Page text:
‘Pockets of Promise-Ghana’ sensitises pupils on personal hygiene


Aniehu (W/R),- Pockets of Promise-Ghana (POP), a global community providing quality education and nutrition to children in impoverished communities, has taken more than 20 adolescents through personal hygiene and good grooming at Aniehu near Apowa in the Ahanta West Municipality of the Western Region.


The beneficiaries, drawn from the various schools, took part in the after-school literacy programme and were given items like sanitary pads, panty liners, deodorant, bathing soap, toilet rolls, and toothpaste and brushes.


They were also provided with copies of the Young Advocate children’s newspaper in addition to being served with food and drinks.


They were sensitised on premarital sex and personal hygiene habits like hand washing, brushing and flossing of teeth, taking regular baths, keeping their finger and toe nails trimmed, and proper eating habits.


Reverend Seth Ameyaw Danquah, the Programmes Coordinator of POP-Ghana, said proper grooming and healthy personal habits could help one ward off illnesses and feel good about oneself.


He said hand washing, brushing and flossing of teeth, among other things, would help keep bacteria, viruses and illnesses at bay.


“Practising personal hygiene helps you feel good about yourself, which is important for your mental health,” he said, and urged the children to get a lot of rest so as to be refreshed and ready to take on the day every morning.


Rev Danquah said Pockets of Promise would continue to provide education and nutrition assistance to more than 150 children and their families in the communities.


Mr Dominic Coleman of the POP, who led the exercise, said people who had unkempt hair and clothes, body odour, bad breath, missing teeth, and the like were often seen as unhealthy and may face some kind of discrimination.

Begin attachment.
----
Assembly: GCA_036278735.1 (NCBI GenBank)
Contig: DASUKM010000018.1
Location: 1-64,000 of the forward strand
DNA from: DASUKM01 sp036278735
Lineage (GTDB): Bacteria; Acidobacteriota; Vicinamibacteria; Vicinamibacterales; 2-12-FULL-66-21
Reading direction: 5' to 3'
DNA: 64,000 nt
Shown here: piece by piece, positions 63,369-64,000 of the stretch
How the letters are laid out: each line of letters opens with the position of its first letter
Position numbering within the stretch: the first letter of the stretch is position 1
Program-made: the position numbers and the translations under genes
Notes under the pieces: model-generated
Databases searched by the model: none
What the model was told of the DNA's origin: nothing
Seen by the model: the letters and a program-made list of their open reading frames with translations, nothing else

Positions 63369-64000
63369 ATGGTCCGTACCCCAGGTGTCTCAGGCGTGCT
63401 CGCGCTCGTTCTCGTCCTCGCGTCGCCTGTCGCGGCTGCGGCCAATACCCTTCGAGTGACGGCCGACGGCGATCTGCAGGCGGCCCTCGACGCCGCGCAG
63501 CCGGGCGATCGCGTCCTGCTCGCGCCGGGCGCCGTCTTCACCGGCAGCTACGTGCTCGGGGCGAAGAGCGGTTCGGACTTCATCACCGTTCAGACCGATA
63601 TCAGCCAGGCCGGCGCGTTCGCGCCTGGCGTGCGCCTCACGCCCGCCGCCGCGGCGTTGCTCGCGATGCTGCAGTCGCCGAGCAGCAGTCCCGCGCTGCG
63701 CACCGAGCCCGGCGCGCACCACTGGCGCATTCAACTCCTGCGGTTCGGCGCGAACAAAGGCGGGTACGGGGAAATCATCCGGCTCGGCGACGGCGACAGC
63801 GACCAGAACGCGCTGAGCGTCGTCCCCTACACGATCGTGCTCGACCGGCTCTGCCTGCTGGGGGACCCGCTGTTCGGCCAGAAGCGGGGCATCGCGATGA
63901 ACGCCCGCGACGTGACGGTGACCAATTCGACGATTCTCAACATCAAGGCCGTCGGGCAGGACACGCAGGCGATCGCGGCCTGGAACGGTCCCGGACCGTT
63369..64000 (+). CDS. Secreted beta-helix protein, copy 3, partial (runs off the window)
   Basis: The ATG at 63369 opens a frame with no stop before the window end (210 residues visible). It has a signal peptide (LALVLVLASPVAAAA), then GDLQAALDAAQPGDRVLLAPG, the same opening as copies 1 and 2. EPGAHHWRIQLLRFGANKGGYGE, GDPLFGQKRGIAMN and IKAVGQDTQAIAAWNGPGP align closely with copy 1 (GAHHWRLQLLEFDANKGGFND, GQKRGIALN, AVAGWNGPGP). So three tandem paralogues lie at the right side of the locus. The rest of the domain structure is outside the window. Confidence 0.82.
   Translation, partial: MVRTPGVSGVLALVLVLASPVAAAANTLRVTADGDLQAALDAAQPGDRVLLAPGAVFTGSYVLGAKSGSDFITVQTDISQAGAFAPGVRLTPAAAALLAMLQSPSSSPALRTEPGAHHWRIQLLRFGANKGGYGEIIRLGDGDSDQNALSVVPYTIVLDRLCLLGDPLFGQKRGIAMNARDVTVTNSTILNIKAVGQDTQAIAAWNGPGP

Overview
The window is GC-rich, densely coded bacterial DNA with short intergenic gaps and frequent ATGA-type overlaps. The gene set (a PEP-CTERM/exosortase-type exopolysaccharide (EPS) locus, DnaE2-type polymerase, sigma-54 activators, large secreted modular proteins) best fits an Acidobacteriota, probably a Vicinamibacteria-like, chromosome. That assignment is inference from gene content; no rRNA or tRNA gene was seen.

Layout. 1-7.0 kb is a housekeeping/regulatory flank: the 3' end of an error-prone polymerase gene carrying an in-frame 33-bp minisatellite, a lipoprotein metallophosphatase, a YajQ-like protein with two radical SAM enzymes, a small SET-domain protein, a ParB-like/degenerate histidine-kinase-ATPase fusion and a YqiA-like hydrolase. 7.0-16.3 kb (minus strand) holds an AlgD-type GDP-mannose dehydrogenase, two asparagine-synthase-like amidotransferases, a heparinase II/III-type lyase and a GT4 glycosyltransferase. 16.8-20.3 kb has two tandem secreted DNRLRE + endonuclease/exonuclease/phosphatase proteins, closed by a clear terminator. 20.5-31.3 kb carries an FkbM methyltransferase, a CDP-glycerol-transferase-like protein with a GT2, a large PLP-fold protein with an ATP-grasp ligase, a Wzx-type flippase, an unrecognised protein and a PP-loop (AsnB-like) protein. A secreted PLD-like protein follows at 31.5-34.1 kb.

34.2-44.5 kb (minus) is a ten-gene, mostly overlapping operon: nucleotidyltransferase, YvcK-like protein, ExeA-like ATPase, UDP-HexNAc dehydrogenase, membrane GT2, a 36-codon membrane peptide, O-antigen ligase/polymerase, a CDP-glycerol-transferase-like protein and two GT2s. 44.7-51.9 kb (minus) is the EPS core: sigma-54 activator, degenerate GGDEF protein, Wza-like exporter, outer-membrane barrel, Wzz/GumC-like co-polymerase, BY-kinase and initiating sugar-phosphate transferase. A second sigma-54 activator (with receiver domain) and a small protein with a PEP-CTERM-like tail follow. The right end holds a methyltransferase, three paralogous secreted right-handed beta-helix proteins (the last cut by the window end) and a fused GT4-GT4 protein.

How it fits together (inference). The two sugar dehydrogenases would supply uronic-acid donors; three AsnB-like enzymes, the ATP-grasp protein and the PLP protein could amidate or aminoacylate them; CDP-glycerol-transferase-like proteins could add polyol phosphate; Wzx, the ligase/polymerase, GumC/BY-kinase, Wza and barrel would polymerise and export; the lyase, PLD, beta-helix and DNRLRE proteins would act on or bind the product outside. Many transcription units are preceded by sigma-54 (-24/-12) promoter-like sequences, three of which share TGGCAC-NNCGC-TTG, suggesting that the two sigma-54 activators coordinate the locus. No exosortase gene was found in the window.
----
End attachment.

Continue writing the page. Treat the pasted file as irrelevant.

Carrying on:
Keeping one’s finger and toenails trimmed and in good shape would prevent problems such as hangnails and infected nail beds and urged the children to always practice good hygiene.


“Ideally, you should brush your teeth after every meal, at the very least brush your teeth twice a day and floss daily, brushing minimises the accumulation of bacteria in your mouth, which can cause tooth decay and gum disease,” he said.


Mr Coleman said flossing helped to maintain strong and healthy gums and teeth, which made it comfortable to chew food properly to aid digestion.


“Washing one’s hands before preparing food or eating, after visiting the toilet, sneezing and coughing, and after handling garbage goes a long way to prevent the spread of bacteria and viruses,” he said, and urged the children to wash their hands regularly with soap under running water.


Source: Ghana News Agency

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